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September 5, 2013

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Soldiers and cops have historically had two things in common: Shitty pay and the risk of perforation. Throughout history (civilized history, that is) they have existed, and not by coincidence, for there would be no civilization without them.

From the Sumerians to the Indus…the Aegeans to the Chinese (to their present Dirty-Ass Commie credit, the longest consistent civilization in the human story), the Romans to Lookout Mountain…they’ve all had armies for national (external) defense, and cops for civil (internal) order. And the entire lot of them have spent the last 5,100 freakin’ years with rotten bastards trying to poke holes in them with items ranging from pointy rocks to the good ol’ seven-six-two millimeter 148-grain full-metal jacket. 

Just imagine: Just as I now sip coffee leaning against the edge of a counter in a Kangaroo gas station wondering if some crackhead son-of-a-bitch is going to come in and spray the place with a MAC-10, some poor Sumerian bastard once had to lean against a rock or slave while sipping on fermented berries and honey, wondering if some nimrod northern Iranian Elamite was going to come in and pelt him with stones or feces or whatever they used on the “street” (dusty trail?) back then. I find the parallel comforting, yet disturbing at the same time…but I digress.

To avoid this, soldiers used thick animal skins for leather armor, and in countries where animals were scarce and armies large, they used thick woven reeds. (Yup: grass armor.)

Wooden shields would supplement this, then metal armor became the choice where available, made famous by the Greeks and Romans, and the knights of the Middle Ages.

Firearms changed this, of course, and the body-armor industry effectively started over when a very clever chick named Stephanie Kwolek was let out of the kitchen in 1965 just long enough, apparently, to develop “Kevlar” for the DuPont Corporation, by spinning fiber from liquid crystalline solutions. (This was specifically mentioned for later reference.) Until this point in life, I thought the only dangerous chick from the ’60s was the one that ran over the guy’s foot in the office with a John Deere lawnmower in an episode of “Mad Men,” but I totally stand corrected.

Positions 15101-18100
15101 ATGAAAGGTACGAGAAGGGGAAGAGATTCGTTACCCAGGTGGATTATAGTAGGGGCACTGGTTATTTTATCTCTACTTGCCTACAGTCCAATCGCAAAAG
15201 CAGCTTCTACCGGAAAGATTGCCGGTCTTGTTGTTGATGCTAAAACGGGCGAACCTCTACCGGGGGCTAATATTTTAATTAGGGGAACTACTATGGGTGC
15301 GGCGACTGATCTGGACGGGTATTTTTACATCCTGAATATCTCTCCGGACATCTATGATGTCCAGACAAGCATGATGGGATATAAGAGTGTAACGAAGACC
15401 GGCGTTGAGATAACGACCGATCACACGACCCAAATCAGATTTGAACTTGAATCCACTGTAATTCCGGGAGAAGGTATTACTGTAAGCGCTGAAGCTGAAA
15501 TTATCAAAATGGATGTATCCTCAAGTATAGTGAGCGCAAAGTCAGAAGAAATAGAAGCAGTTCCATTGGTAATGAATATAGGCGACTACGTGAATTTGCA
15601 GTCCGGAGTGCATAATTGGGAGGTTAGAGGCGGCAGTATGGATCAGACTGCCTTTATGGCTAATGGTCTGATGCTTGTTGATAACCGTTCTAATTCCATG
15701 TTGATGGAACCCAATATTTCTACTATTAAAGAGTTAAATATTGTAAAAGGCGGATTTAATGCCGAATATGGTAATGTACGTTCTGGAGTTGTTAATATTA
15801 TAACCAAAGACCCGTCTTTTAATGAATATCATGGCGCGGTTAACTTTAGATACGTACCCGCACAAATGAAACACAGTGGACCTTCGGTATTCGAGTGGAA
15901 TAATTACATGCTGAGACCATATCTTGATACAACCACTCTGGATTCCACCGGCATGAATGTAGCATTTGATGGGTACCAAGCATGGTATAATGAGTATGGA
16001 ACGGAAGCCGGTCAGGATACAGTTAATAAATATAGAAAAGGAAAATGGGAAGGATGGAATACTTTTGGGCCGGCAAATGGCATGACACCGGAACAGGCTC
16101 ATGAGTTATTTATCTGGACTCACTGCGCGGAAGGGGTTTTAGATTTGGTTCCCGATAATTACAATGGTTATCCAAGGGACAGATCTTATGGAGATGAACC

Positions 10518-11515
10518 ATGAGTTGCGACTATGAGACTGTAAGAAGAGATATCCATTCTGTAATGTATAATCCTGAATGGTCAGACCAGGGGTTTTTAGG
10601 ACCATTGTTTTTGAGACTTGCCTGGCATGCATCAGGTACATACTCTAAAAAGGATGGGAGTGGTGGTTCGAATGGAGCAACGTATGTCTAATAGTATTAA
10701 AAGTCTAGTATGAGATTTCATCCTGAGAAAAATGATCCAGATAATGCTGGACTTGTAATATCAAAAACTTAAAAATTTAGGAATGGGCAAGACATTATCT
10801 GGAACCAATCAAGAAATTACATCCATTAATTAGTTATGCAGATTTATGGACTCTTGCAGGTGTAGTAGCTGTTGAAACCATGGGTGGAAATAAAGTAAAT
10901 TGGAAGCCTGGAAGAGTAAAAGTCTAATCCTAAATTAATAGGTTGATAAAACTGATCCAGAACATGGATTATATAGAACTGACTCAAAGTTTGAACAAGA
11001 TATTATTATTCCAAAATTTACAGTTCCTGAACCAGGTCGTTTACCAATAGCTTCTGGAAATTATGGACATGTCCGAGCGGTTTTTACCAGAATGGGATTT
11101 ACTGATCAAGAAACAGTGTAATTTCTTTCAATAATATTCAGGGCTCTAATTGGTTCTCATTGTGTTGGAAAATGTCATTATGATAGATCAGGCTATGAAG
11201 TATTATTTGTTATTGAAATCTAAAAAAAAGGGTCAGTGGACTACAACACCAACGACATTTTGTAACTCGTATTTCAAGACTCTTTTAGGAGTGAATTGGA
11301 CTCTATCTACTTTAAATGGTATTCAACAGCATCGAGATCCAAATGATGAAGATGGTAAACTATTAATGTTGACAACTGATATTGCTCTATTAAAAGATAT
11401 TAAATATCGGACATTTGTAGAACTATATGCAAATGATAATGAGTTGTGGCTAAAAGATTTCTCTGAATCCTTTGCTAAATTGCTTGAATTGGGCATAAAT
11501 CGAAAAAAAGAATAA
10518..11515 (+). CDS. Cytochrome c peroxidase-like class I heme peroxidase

It was originally intended to replace steel belting in vehicle tires, but 10 years later, it was field tested with cops as armor, and that’s where the pulse of modern ballistic protection started beating.

And now in 2013, it’s skipped a beat. Literally. 

Scientists, probably men due to the nature of the investigation, have known for years that spider silk is generally about five times stronger than steel and seven times stronger than Kevlar. It’s also more flexible, despite its size and weight, particularly for something that goes from a soft goo in the gut of a spider to the solid thread it becomes when it leaves its body.

Its key is its elasticity; just as Kevlar stretches to allow dispersal of the energy of a bullet, so does a spider’s thread distribute the stress if an impact to the same effect, yet with greater capacity than that lucky chick’s work for DuPont.

But the difference? DuPont is a multi-national conglomerate, while spiders are the very bastions of Evil on this Earth, scientifically established to climb up our bodies and with sharp fangs plant egg sacks in our necks, which will inevitably erupt in a burst of baby spiders, which will swarm our bodies and begin the cycle anew. Scientists know this shit, folks. Why aren’t you onboard?

Smart people since the beginning of time (time pre-dating “civilized” societies) have had the freakin’ common sense to stomp on the dirty sons-of-bitches or throw heavy things at them on first sight, but now that we’ve discovered an advantage, those same smart people are now trying to crack the genome profile of spider silk to synthesize the silk-making protein, and devising mass-manufacture methods to produce it in volume.

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